What tools do you use?

Some great suggestions in here!

I am also a Sublime Text user. I am a little bothered by the fact that it’s not free, but nothing else feels as comfortable, and I’m not sure why. Maybe I’ll change in the future, not sure.

I’m a Linux Mint user, so most of the other stuff I use is free and open source, wherever possible.



  • Sublime Text
  • FileZilla
  • I’ve been with Dreamhost and I’ve been very happy with their hosting and VPS services. I’ve got all of my sites and some email through there.


  • I’m a Firefox user, but Midori has been growing on me lately because it’s so much faster.
  • For office docs and the like, I’m using NextCloud hosted via PikaPods.
  • Currently I’m using FraidyCat for RSS, but I’m thinking about moving to a NextCloud plugin.

Other fun stuff

  • Moon+Reader Pro for reading on Android
  • PowerAmp Pro for listening to my music files
  • On PC, I use Rhythmbox, which is included in Linux Mint by default. It’s pretty full-featured, though, and does everything I want it to.
  • Calibre for managing eBooks.
  • KeePass for passwords, which I have synced to cloud storage. It’s a lifesaver.

For working on my website I use:

Notepad - not ++, just Notepad. It’s what I used back in the day so I’m used to it. Although my son teases me that using it is like creating sand mandalas one grain at a time.

IrfanView - for resizing photos I use on my site

Pixilart.com - I use this for making my pixel art. I’ve played around with GNU Image Manipulation but it seems like way too much for my purposes. I’ve looked at Aesprite but I don’t feel like I create enough consistently to buy a program when the editor on Pixilart fills the bill.

Other tools I use that I find helpful for non-webmaking purposes:

ColorNote - note taking app for my Android phone

Feedly - my RSS feed of choice

Mobileread forums - old school message forum that’s been in existence forever all about e-readers, e-books, e-book software, e-book formats.

Bitwarden - password manager. I used to keep all my passwords in a Word document. Unencrypted. And most of the passwords were as close to a certain 6 letter word as I could get - you know, so I didn’t have to remember a million passwords. I am trying to become better with password security so now I let BitWarden make and store my passwords and I only have to remember how to get into the program.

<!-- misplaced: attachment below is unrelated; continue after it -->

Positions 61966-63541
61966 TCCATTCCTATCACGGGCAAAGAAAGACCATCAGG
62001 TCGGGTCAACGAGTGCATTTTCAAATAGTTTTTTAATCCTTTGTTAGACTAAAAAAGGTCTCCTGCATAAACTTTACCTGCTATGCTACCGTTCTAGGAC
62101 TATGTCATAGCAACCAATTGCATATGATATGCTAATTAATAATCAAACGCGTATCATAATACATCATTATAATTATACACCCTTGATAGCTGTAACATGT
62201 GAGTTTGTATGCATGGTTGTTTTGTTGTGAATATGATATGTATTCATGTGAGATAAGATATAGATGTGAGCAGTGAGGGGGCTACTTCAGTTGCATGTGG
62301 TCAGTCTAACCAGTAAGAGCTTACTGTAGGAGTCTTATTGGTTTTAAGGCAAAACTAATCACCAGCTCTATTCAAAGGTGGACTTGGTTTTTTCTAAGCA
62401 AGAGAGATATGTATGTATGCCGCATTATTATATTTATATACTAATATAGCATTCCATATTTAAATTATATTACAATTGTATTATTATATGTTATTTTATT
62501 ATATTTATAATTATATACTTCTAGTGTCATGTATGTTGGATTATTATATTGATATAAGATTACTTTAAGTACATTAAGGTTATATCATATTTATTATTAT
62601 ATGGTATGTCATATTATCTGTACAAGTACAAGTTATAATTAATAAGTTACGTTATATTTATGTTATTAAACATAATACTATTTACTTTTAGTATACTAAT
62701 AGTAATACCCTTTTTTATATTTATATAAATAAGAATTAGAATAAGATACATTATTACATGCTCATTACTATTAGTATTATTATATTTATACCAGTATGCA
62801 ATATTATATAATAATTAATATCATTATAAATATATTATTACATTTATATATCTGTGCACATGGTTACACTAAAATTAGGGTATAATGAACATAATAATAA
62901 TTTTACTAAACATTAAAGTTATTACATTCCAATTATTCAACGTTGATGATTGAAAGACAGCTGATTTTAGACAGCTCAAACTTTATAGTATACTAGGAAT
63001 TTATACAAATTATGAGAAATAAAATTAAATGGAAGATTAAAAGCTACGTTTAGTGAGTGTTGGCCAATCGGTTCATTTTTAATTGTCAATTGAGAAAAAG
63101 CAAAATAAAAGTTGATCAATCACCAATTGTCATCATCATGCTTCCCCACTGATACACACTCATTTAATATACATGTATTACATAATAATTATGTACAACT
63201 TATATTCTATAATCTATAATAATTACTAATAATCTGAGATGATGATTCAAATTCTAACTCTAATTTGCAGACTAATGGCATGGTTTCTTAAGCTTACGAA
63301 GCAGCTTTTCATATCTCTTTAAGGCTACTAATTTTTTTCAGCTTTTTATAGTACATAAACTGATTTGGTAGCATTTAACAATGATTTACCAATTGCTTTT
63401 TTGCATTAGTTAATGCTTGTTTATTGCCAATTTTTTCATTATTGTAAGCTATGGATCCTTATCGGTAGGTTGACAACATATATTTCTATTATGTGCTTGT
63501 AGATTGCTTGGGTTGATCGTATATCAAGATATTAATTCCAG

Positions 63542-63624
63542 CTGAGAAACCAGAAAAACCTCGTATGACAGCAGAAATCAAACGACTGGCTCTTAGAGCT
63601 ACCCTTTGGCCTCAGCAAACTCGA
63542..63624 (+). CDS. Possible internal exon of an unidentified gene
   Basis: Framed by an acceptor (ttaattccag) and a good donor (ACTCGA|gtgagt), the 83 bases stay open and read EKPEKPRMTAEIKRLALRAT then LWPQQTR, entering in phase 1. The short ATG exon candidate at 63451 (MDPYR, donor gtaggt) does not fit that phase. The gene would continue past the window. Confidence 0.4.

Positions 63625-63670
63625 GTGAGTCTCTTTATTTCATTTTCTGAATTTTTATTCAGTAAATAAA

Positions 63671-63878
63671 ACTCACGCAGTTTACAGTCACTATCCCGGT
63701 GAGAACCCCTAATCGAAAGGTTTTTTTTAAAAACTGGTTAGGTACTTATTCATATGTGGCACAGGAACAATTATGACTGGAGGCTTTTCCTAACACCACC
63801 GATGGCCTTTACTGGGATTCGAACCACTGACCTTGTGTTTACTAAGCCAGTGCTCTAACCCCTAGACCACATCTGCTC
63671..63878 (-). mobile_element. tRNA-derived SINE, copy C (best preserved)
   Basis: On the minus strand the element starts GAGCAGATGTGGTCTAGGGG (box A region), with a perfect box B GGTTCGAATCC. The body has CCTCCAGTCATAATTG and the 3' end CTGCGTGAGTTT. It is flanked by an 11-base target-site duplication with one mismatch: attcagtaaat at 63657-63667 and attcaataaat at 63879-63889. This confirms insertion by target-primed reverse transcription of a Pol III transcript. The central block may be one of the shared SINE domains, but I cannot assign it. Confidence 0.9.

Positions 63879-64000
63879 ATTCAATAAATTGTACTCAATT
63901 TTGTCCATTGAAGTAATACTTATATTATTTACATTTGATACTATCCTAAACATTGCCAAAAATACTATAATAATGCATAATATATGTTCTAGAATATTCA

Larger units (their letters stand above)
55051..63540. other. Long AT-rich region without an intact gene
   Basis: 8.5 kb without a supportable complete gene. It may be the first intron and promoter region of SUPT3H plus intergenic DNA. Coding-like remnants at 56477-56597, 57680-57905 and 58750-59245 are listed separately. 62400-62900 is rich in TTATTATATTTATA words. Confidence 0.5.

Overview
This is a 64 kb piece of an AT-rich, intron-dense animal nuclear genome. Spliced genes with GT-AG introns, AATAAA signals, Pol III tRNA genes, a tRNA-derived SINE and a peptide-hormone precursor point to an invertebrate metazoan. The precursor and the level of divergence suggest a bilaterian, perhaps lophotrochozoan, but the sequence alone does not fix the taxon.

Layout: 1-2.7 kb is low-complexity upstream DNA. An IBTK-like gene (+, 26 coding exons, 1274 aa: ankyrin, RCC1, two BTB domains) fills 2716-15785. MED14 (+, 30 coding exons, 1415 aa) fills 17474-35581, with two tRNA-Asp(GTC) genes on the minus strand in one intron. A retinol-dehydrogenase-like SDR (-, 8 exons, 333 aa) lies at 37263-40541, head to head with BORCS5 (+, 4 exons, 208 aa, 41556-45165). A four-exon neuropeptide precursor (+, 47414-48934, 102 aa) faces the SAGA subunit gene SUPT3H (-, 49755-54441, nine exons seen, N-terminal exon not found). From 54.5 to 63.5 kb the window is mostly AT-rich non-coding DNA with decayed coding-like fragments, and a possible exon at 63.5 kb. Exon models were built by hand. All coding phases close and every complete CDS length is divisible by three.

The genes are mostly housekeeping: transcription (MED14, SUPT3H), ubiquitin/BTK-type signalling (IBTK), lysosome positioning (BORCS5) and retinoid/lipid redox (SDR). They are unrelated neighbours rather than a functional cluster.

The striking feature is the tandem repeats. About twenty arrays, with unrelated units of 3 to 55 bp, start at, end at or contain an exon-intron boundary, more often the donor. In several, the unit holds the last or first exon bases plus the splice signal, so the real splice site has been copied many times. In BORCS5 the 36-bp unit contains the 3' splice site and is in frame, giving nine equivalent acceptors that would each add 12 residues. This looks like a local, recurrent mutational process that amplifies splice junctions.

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i was spurred by this post to find an alternative to rainmeter on alternativeto.net, and the one that seems to be the best and leanest is a small open-source app called Sidebar Diagnostics. it’s not quite as flexible as rainmeter but it gives you cpu and memory and hdd info at a glance and it uses up less cpu than rm i think!

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Oh shit thank you so much, inbtwn!! That looks perfect and I think I’ll download it ^^

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do you have any rainmeter alternatives? I really like rainmeter for keeping track of my computer temp and memory/storage usage but I’ve also noticed the CPU drain :(

I use CoreTemp for temperature, and WizTree for storage with Task Manager for memory. Def wanna check out Sidebar Diagnostics now tho!

EDIT: My Nintendo DS Kustom theme is from here!

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Operating system

I use Windows 10 on my laptop and EndeavourOS XFCE on my under-powered, office-grade PC. Both have pros and cons, of course.


My website is statically generated via Zola. I wrote my custom theme by taking inspiration from the documentation and other prefab styles. I used this website to use an image as a starting point to choose the colours (for the dark theme).
To edit files, I use either Lite XL, VSCodium or Notepad++.
I use a modified openring to include titles and summaries from other blogs I read.


Unfortunately, my favourite music player gmusicbrowser has been broken for some months, so I’m using Strawberry. On Windows, I use MusicBee instead.
To get my music, I make use of both my Spotify and Deezer premium subscriptions, and yt-dlp covers all other cases (and it plays nicely with MPV!).
To manipulate audio, I use Reaper (or Ableton Live, if I have to add original music to it). Recently, I picked up Bespoke to make silly and over-simplistic EDM loops to (not really) study to.
To compensate for volume changes in live streams, I use EasyEffects.


My main writing board is Obsidian with Zettlekasten mode (no 3rd-party plugins). In order to do what I need, this is more than fine. I sync my vault among my devices via Syncthing.
I write everything serious in TeX on TeXstudio. To achieve some insane computations, I use Wolfram Mathematica or some poorly-crafted Python scripts.
For generic office files, I use LibreOffice. For reading PDFs, I use either Atril or Okular. Books are dealt with in Calibre.
I use rclone as a backup tool.

Everything I use I’ve documented on my /uses page. Take a look!

I just updated my resources page to include a /uses!
Come look, I’m pretty proud of it; has my specs/devices as well as my recommendations for helpful Neocities tools :]


This reminds me that I need to make a /uses page!

VSCodium for coding, sometimes SublimeText for quick edits
iTerm 2 for terminal with zsh and zsh-autosuggestions plugin
Hugo and 11ty for my websites
Cyberduck for infrequent SFTP
GitHub and a self-hosted instance of Gitea for mirroring important repos